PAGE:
Capmark Financial Group’s newly combined companies generated more than $1 billion in 2014 e-commerce sales.
After two months of negotiations in which each apparel retailer tried to buy the other, Jos. A Bank has rejected a $1.2 billion offer from The Men’s Wearhouse Inc.
Two of the most well-known names in men’s apparel and accessories retailing will keep on going their separate ways—at least for now.
After taking about five weeks to consider the deal, Jos. A Bank Clothiers Inc., No. 191 in the Internet Retailer 2013 Top 500 Guide, has rejected an offer valued at $1.2 billion to be acquired by The Men’s Wearhouse Inc. (No. 294).
The rejection of the Men’s Wearhouse offer by Jos. A. Bank brings to closure for the time being a busy couple of months of back-and-forth proposals, with each retailer looking to acquire the other at various points in the process. The Men’s Wearhouse issued a proposal in mid-November to buy all outstanding shares of Jos. A Bank for $55 per share, or about $1.2 billion. The offer came less than two months after Men’s Wearhouse turned down a proposal to be acquired by Jos. A Bank at $48 per share, or around $2.3 billion. Jos. A Bank withdrew its offer Nov. 15.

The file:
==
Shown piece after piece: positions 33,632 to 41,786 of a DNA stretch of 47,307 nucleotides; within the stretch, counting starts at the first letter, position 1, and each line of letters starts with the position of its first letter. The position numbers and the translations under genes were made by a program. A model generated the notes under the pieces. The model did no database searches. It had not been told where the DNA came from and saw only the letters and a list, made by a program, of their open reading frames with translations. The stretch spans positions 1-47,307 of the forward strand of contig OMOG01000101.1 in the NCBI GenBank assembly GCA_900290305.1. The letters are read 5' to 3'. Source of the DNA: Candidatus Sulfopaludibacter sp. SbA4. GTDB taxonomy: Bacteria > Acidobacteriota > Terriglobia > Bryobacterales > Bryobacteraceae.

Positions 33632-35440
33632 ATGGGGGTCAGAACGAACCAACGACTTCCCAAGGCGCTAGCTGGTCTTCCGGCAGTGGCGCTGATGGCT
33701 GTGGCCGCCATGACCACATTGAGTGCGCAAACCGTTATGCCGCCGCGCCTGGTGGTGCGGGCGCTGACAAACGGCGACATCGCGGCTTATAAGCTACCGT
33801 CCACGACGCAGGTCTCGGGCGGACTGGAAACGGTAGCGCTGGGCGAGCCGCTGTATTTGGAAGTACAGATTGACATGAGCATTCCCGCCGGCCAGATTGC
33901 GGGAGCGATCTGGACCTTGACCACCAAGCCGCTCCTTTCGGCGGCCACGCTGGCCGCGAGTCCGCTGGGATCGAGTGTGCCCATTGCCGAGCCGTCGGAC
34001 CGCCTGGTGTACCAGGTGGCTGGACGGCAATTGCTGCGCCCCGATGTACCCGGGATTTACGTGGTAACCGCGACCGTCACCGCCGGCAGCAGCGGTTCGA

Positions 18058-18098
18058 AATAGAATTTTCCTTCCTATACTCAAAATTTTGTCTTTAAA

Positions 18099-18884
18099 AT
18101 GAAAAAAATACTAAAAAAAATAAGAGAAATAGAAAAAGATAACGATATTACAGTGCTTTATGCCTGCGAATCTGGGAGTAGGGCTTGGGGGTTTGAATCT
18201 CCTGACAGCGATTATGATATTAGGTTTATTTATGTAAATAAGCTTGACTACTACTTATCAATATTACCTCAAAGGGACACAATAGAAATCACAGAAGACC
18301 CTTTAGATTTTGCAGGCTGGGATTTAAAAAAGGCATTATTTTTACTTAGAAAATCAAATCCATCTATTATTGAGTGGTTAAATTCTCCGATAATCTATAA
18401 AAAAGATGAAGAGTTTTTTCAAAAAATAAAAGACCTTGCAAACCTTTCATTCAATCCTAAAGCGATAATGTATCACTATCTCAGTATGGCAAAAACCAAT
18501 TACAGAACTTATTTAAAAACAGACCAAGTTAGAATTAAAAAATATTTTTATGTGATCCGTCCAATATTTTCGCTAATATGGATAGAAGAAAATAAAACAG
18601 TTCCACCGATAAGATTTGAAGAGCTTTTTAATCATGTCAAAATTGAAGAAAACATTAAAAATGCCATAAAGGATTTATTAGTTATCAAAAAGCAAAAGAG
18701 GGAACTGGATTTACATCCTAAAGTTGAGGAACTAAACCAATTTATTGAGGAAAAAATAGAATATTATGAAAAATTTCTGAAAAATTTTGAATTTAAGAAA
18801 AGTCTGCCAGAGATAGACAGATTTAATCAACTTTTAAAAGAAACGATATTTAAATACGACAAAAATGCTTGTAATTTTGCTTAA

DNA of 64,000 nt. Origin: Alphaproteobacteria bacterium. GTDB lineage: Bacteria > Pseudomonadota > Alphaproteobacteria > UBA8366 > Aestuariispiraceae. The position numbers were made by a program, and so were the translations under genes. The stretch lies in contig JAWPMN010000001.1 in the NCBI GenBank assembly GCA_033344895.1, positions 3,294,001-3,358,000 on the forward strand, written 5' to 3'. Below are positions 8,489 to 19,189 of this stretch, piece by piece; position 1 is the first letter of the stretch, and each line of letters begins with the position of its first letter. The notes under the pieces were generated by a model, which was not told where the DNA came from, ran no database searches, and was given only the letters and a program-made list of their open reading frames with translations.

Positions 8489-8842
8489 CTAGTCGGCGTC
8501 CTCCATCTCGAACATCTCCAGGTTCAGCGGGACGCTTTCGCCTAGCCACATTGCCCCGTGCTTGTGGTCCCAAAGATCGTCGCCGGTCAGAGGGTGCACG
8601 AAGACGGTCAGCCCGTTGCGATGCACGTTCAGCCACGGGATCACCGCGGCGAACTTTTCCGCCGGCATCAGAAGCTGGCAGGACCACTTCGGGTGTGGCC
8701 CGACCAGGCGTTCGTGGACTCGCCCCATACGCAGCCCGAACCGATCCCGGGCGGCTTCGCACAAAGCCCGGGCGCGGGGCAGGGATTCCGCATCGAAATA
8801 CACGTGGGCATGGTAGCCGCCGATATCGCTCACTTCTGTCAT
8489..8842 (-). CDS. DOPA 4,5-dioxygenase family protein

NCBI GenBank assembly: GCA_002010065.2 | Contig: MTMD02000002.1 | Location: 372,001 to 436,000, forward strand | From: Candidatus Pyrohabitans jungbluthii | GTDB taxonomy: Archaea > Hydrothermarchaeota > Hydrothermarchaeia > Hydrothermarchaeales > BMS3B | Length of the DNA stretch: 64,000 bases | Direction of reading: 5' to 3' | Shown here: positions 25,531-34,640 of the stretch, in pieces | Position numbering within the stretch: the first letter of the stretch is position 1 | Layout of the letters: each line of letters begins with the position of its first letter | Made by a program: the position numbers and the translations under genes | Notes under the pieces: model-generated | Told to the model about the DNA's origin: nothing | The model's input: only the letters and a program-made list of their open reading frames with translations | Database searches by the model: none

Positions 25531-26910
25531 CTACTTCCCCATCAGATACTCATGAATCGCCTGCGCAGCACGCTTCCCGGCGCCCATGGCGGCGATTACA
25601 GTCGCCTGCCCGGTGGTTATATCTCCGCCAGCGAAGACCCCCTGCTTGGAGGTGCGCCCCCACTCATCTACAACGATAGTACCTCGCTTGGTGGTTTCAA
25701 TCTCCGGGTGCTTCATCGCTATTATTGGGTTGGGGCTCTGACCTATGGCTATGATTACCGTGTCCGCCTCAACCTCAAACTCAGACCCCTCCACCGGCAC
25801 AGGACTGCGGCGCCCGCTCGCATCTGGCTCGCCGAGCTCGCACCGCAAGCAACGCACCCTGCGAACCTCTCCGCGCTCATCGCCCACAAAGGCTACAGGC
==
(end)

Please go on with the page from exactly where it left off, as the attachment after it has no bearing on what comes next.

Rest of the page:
Jos A. Bank rejected the offer as being too low, and said the deal “significantly would have under-valued the company’s near and long-term potential.” Jos A. Bank also says it will continue to look for more unspecified acquisition opportunities "Our board undertook a thorough review and determined that the per-share consideration in the proposal made to us by Men's Wearhouse was simply not in the best interest of our shareholders,” says Jos. A Bank chairman Robert N. Wildrick. “At the same time, we continue to review acquisition opportunities that would represent a strong strategic fit with our company and provide an opportunity to leverage our core competencies to drive meaningful growth, synergies and substantial value creation over the long term."
Men’s Wearhouse hasn’t said if it will raise its offer to acquire Jos. A Bank. If there would have been any type of final merger by either company, the result would have been a combined e-commerce operation with collective annual sales web sales of about $160 million and combined monthly visits of 3.6 million and monthly unique visitors of 1.4 million, according to web site measurement firm Compete Inc.
A combined Jos. A Bank and Men’s Wearhouse e-commerce operation would have appealed to multiple segments of the men’s apparel and accessories market, including formal wear, sportswear, suits, ties, shoes and tailored clothing, Jos. A Bank said in an Oct. 9 investor’s presentaton. “There was potental to increase Men’s Wearhouse Internet sales utilizing our exisiting e-commerce capabilites,” Jos. A Bank said.
Each retailer had key opportunity to use a merger to offer the men’s apparel and accessories market a much broader offering, says Hana Ben-Shabat, a partner with consulting and market research firm AT Kearney who covers retailing and consumer goods including apparel. With a bigger –e-commerce base, both Jos. A Bank and Men’s Wearhouse also would have had a better chance of growing e-commerce overseas, “They could have shared a lot of synergy,” she says.